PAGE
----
Members of Nevada’s congressional delegation have also heard from frustrated constituents.

Republican Rep. Mark Amodei’s office has directly assisted 425 constituents with DETR-related casework issues after receiving hundreds of calls and emails, spokesman Logan Tucker said, adding that, “Our office will continue intervening on constituents’ behalf, helping them navigate DETR’s system, and providing assistance and access to important resources and information.”

Democratic Rep. Susie Lee said that she’s written a letter to the Trump administration “demanding that Washington bureaucrats stop imposing red tape that has slowed down the claims process” at DETR.

U.S. Sen. Catherine Cortez Masto did not respond to a request for an interview, but she said in a statement that her office “has heard from Nevadans who need help accessing unemployment assistance.”

Jorge Silva, a spokesperson for U.S. Sen. Jacky Rosen, said the senator is “connecting constituents to the appropriate state officials that can directly assist during these difficult times.”

Prioritizing bills

With no income and her savings evaporated, May-Azuero has to prioritize which bills to pay.

She hasn’t paid her water or gas bills in two months and had to make a car payment because it was going into the third month with no payment. She can’t afford to pay car insurance, May-Azuero said, “because it was pay the insurance on the car or pay the power and the internet so the kids can keep doing the tutoring online. It’s extremely stressful.”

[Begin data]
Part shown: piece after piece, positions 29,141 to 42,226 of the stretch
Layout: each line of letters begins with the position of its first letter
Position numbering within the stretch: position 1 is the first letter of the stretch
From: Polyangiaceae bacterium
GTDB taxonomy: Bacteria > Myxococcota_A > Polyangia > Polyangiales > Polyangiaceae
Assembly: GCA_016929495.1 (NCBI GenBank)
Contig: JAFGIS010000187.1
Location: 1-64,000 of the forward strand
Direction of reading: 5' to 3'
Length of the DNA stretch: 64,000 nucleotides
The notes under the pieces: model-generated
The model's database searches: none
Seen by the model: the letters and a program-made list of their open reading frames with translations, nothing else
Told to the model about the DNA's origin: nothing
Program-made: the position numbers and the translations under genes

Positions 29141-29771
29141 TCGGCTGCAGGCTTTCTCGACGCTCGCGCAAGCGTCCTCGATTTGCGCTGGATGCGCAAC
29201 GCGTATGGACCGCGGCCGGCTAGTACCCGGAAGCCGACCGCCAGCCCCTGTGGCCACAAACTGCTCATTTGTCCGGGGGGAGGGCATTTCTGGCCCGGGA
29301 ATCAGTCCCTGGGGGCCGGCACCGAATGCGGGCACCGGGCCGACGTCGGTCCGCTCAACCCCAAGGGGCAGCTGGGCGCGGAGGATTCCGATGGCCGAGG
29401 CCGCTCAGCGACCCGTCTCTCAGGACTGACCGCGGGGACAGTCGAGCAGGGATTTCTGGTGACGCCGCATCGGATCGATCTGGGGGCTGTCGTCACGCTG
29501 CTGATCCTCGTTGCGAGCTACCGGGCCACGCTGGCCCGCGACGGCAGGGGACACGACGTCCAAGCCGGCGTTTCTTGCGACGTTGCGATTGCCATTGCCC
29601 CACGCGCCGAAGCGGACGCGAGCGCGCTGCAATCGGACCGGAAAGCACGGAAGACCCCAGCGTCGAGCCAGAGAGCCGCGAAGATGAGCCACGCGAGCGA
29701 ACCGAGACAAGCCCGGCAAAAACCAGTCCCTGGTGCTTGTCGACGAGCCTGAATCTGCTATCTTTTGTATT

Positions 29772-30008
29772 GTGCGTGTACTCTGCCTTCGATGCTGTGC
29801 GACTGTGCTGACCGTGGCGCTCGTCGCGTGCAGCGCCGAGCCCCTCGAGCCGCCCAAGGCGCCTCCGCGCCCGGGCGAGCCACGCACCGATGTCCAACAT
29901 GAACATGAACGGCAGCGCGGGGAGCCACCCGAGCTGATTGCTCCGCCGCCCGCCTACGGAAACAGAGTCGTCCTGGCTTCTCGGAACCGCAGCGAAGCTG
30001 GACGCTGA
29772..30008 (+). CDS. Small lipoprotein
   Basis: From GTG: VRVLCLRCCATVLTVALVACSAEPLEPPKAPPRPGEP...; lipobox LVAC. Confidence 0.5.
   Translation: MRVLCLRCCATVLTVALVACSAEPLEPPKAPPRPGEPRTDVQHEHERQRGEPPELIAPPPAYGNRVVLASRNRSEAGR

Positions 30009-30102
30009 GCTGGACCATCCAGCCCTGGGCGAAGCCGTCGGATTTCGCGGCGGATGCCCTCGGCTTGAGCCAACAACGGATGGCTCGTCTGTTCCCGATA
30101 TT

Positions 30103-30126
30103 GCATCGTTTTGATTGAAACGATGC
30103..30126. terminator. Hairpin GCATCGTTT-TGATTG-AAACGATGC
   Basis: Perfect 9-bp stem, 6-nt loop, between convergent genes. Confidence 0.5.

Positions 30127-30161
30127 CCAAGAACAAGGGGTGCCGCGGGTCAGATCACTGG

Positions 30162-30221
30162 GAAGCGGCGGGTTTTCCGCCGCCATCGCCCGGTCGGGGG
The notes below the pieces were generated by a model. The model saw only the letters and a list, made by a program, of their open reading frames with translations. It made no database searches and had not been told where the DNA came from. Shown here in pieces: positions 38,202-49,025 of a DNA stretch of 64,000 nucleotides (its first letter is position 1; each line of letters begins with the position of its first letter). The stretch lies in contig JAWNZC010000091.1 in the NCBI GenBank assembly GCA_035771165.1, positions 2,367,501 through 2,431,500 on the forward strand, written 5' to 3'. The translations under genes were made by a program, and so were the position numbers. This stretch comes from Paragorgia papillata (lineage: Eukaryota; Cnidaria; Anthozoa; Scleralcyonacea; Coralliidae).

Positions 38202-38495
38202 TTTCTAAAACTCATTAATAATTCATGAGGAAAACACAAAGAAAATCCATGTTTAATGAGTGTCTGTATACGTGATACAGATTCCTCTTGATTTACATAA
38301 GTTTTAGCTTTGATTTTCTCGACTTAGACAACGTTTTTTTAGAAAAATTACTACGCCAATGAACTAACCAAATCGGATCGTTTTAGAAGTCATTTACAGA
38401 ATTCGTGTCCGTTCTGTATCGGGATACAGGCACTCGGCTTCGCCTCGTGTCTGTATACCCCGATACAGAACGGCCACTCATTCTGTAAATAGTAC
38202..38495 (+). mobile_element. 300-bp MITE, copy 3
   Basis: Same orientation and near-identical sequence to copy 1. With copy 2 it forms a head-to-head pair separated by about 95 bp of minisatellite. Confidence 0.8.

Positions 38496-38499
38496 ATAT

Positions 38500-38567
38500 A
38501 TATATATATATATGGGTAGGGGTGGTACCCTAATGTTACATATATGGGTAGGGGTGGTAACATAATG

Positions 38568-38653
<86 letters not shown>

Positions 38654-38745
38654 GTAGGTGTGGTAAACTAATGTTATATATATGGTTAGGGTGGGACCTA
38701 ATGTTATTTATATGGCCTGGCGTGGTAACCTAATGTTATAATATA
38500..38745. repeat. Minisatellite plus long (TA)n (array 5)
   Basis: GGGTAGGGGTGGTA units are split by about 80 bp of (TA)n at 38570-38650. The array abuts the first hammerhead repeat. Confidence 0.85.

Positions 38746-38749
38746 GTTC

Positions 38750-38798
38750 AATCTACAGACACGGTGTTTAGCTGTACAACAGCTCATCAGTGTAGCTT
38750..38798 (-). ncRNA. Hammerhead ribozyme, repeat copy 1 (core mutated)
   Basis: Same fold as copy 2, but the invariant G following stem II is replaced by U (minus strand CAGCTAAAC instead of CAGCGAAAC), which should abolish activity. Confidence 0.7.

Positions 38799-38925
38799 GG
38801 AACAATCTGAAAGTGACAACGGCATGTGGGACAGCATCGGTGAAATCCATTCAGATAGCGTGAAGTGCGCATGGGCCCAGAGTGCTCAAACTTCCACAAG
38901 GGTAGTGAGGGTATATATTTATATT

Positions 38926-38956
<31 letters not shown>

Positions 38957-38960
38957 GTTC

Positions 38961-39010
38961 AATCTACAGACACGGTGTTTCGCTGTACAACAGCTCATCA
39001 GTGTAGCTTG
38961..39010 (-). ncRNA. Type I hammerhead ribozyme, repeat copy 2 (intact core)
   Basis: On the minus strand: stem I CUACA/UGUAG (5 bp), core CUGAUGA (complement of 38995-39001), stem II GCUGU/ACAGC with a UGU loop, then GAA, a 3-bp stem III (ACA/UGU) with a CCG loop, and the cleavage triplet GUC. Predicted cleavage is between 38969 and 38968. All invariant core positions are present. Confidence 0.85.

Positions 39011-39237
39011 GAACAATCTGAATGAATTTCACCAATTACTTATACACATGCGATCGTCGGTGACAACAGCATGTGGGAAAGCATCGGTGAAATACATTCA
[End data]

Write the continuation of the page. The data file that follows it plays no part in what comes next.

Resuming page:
Others, like Susan Wilcox, 65, are also struggling to make ends meet and have had trouble reaching DETR and lawmakers.

Wilcox was furloughed from her casino job in March, applied for unemployment benefits and has yet to receive payments.

With no money for months, Wilcox and her husband have resorted to rationing food.

“We’re talking about almost one meal a day, a cereal in the morning and a sandwich in the late afternoon,” said Wilcox, adding: “Our air conditioning never goes below 82; we’re terrified of our electric bill.”

Wilcox sometimes asks family members for help.

“I can’t tell you how devastating it is to have to call your daughter and ask her for $40 so that I can get milk in the house,” she said.

Wilcox left voicemails and emailed Sens. Rosen and Cortez Masto’s offices in June about her PUA claim and never heard back.

“You have nowhere to go. Your senators won’t respond. Your governor don’t respond. There’s this depression that you feel when you can’t get ahold of anyone,” Wilcox said. “Who’s watching the hen house? Because certainly the Nevadan people have no access to them (DETR).”

In other states — such as Virginia, Florida, Michigan, and Alabama — lawmakers have called for reforms at the agency tasked with handling unemployment benefits and have sent letters to the head of the state employment agency and the governor.

Meghin Delaney, a spokeswoman for Gov. Sisolak, said the governor’s office staff “is in constant contact with local, state and federal officials regarding DETR and unemployment.”

Assemblyman Howard Watts III, D-Las Vegas, said the pandemic “has made clear the need to invest in upgrading the infrastructure and systems in DETR.” He has received over a hundred constituent emails related to DETR claims issues.

The interim finance committee has already approved contracts to upgrade DETR’s phone system, he said.

The governor announced Monday that a second special session of the Legislature is slated to start this week. This month, Sisolak said in a news release that policy issues will include “removing statutory barriers impeding the work of Nevada’s unemployment insurance program.”

Full Article at the Las Vegas Review Journal Here